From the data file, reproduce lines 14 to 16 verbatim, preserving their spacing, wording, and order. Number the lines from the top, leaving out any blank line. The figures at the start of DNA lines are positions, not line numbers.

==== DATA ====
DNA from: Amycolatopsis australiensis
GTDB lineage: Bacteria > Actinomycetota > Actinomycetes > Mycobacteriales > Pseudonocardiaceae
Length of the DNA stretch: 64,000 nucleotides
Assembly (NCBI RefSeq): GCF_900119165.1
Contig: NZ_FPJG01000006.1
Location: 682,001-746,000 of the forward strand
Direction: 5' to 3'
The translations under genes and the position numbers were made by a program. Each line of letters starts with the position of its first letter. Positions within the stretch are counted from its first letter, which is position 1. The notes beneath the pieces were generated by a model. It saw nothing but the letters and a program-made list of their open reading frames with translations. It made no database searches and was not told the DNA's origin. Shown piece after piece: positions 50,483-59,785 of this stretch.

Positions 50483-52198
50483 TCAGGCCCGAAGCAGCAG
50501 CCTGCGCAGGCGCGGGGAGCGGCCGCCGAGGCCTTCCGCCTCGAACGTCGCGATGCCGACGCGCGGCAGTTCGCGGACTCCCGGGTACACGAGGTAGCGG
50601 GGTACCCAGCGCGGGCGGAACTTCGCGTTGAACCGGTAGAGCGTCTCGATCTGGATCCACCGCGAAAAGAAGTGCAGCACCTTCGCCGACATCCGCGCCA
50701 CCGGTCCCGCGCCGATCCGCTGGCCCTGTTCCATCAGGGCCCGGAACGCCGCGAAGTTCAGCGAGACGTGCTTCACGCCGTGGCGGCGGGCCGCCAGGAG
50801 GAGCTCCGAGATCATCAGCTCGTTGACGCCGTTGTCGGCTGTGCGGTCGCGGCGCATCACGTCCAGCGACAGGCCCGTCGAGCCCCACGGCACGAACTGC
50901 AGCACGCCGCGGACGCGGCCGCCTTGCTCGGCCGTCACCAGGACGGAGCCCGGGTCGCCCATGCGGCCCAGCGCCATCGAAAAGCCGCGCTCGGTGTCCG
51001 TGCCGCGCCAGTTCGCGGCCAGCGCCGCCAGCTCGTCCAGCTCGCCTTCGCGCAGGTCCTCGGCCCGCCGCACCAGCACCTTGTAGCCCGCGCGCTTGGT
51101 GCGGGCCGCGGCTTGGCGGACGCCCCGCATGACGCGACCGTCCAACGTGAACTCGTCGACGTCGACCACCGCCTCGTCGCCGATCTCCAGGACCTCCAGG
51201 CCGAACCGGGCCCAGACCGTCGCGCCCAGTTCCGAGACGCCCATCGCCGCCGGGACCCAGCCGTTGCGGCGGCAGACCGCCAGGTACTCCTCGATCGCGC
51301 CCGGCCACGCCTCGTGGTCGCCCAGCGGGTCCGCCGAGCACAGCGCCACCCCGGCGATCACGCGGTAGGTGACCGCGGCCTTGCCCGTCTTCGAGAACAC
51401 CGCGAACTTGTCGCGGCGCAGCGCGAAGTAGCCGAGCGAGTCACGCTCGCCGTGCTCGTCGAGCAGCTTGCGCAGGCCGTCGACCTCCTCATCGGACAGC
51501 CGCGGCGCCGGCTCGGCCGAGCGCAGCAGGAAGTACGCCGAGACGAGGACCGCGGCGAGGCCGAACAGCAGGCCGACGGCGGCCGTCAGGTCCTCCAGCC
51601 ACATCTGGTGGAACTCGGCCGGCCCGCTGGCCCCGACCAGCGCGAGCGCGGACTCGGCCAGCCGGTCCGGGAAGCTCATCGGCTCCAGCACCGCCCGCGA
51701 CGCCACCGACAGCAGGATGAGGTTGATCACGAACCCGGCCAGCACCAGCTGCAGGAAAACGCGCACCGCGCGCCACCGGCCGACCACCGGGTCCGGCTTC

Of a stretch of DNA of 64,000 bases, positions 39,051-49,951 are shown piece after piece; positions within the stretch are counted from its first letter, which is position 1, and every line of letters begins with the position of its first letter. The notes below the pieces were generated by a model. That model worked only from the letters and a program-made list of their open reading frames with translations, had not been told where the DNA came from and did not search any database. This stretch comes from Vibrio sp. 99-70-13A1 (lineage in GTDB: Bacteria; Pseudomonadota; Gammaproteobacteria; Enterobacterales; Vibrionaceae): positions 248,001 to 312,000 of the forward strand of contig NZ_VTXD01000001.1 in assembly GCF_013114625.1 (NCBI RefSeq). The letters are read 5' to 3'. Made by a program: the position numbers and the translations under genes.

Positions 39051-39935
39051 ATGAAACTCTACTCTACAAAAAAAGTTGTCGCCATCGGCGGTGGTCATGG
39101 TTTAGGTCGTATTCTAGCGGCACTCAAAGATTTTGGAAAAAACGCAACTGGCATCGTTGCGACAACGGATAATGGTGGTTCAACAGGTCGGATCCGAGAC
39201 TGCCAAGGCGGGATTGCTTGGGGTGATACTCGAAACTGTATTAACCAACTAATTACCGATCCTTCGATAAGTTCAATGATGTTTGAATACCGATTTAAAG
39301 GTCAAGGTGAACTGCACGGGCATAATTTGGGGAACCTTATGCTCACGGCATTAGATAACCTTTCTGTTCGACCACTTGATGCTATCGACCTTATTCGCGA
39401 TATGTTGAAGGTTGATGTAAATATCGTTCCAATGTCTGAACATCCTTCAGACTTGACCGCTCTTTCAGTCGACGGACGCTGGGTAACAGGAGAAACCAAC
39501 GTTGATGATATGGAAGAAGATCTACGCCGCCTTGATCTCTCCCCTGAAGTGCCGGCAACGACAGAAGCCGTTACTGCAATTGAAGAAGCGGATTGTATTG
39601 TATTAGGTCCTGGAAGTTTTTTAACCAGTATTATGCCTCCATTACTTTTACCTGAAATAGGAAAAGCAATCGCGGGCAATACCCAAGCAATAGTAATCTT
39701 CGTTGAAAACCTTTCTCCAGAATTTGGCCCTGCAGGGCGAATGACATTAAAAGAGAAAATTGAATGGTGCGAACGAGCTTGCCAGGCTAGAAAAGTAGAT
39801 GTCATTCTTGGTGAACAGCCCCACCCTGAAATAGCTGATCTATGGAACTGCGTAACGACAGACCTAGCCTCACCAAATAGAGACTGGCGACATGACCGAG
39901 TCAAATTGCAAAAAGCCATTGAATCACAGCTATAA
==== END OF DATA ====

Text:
50801 GAGCTCCGAGATCATCAGCTCGTTGACGCCGTTGTCGGCTGTGCGGTCGCGGCGCATCACGTCCAGCGACAGGCCCGTCGAGCCCCACGGCACGAACTGC
50901 AGCACGCCGCGGACGCGGCCGCCTTGCTCGGCCGTCACCAGGACGGAGCCCGGGTCGCCCATGCGGCCCAGCGCCATCGAAAAGCCGCGCTCGGTGTCCG
51001 TGCCGCGCCAGTTCGCGGCCAGCGCCGCCAGCTCGTCCAGCTCGCCTTCGCGCAGGTCCTCGGCCCGCCGCACCAGCACCTTGTAGCCCGCGCGCTTGGT